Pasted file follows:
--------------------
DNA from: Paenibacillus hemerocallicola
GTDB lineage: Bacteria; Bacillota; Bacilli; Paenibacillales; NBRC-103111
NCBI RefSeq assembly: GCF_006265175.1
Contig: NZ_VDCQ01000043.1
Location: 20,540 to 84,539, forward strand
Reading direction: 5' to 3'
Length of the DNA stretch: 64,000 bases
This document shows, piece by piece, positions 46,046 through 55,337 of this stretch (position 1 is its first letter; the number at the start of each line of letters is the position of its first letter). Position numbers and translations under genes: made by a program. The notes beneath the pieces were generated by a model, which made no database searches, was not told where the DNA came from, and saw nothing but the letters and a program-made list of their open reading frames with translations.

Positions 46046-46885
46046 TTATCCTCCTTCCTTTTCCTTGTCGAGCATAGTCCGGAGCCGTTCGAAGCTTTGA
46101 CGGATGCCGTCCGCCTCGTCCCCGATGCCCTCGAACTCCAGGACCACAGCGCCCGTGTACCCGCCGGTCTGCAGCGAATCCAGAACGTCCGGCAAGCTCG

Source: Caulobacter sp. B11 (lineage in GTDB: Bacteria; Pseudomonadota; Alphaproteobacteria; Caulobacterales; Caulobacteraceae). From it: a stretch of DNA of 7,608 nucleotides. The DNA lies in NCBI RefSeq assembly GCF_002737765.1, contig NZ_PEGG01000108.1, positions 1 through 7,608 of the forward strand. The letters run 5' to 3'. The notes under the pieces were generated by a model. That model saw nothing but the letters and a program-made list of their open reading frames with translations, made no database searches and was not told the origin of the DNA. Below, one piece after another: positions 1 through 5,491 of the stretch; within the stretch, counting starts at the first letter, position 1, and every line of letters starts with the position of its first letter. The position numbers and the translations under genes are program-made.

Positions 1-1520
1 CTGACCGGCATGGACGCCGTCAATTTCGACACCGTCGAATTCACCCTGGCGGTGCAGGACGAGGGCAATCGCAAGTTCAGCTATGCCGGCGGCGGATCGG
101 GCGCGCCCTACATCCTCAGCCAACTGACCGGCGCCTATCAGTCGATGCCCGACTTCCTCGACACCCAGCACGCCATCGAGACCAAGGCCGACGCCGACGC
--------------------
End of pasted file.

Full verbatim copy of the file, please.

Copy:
DNA from: Paenibacillus hemerocallicola
GTDB lineage: Bacteria; Bacillota; Bacilli; Paenibacillales; NBRC-103111
NCBI RefSeq assembly: GCF_006265175.1
Contig: NZ_VDCQ01000043.1
Location: 20,540 to 84,539, forward strand
Reading direction: 5' to 3'
Length of the DNA stretch: 64,000 bases
This document shows, piece by piece, positions 46,046 through 55,337 of this stretch (position 1 is its first letter; the number at the start of each line of letters is the position of its first letter). Position numbers and translations under genes: made by a program. The notes beneath the pieces were generated by a model, which made no database searches, was not told where the DNA came from, and saw nothing but the letters and a program-made list of their open reading frames with translations.

Positions 46046-46885
46046 TTATCCTCCTTCCTTTTCCTTGTCGAGCATAGTCCGGAGCCGTTCGAAGCTTTGA
46101 CGGATGCCGTCCGCCTCGTCCCCGATGCCCTCGAACTCCAGGACCACAGCGCCCGTGTACCCGCCGGTCTGCAGCGAATCCAGAACGTCCGGCAAGCTCG

Source: Caulobacter sp. B11 (lineage in GTDB: Bacteria; Pseudomonadota; Alphaproteobacteria; Caulobacterales; Caulobacteraceae). From it: a stretch of DNA of 7,608 nucleotides. The DNA lies in NCBI RefSeq assembly GCF_002737765.1, contig NZ_PEGG01000108.1, positions 1 through 7,608 of the forward strand. The letters run 5' to 3'. The notes under the pieces were generated by a model. That model saw nothing but the letters and a program-made list of their open reading frames with translations, made no database searches and was not told the origin of the DNA. Below, one piece after another: positions 1 through 5,491 of the stretch; within the stretch, counting starts at the first letter, position 1, and every line of letters starts with the position of its first letter. The position numbers and the translations under genes are program-made.

Positions 1-1520
1 CTGACCGGCATGGACGCCGTCAATTTCGACACCGTCGAATTCACCCTGGCGGTGCAGGACGAGGGCAATCGCAAGTTCAGCTATGCCGGCGGCGGATCGG
101 GCGCGCCCTACATCCTCAGCCAACTGACCGGCGCCTATCAGTCGATGCCCGACTTCCTCGACACCCAGCACGCCATCGAGACCAAGGCCGACGCCGACGC